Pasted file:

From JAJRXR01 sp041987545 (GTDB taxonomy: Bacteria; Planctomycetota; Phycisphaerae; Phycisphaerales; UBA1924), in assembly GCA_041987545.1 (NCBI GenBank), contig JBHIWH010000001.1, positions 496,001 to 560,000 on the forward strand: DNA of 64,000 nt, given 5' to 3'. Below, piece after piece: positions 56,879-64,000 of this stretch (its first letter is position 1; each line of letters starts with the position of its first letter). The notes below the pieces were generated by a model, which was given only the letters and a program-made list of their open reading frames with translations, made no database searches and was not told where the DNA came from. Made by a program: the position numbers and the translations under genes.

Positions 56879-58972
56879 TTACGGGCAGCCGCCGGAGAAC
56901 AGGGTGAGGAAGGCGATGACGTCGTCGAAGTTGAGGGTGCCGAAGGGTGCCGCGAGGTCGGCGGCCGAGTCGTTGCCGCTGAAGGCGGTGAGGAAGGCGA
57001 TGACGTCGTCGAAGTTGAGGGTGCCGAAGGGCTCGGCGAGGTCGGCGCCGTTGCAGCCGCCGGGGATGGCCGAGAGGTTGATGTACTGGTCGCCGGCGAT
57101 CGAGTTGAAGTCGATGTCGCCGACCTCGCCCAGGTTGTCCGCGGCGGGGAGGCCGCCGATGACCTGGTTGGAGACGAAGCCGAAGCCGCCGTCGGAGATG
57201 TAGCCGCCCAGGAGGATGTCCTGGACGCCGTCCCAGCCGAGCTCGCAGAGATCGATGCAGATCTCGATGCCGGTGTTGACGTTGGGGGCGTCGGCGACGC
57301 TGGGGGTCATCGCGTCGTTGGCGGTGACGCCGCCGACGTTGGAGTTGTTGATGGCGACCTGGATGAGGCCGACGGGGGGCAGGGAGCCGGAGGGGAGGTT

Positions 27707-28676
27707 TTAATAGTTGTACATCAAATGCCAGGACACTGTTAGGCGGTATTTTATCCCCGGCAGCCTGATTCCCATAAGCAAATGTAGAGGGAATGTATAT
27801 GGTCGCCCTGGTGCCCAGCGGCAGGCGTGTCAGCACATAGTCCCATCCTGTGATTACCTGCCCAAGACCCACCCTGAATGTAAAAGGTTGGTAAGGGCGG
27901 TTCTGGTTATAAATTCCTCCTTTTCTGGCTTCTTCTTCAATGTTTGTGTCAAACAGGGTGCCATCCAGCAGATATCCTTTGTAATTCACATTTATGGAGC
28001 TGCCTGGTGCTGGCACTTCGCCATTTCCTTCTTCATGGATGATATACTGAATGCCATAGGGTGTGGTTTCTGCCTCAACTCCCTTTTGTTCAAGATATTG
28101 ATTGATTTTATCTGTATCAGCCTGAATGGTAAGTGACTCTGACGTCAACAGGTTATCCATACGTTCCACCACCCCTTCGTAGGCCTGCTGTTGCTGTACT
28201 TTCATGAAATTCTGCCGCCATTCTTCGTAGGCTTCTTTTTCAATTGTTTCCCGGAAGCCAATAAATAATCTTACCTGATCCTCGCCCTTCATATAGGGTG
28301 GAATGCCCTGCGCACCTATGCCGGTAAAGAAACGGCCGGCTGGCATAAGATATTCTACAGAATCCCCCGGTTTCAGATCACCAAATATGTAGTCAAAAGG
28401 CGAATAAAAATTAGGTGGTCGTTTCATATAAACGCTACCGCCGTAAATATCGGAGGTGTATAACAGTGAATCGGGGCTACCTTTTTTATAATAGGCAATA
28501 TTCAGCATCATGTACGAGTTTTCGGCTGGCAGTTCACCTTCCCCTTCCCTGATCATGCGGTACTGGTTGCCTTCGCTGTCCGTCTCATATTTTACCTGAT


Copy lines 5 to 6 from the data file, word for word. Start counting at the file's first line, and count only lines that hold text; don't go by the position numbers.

57001 TGACGTCGTCGAAGTTGAGGGTGCCGAAGGGCTCGGCGAGGTCGGCGCCGTTGCAGCCGCCGGGGATGGCCGAGAGGTTGATGTACTGGTCGCCGGCGAT
57101 CGAGTTGAAGTCGATGTCGCCGACCTCGCCCAGGTTGTCCGCGGCGGGGAGGCCGCCGATGACCTGGTTGGAGACGAAGCCGAAGCCGCCGTCGGAGATG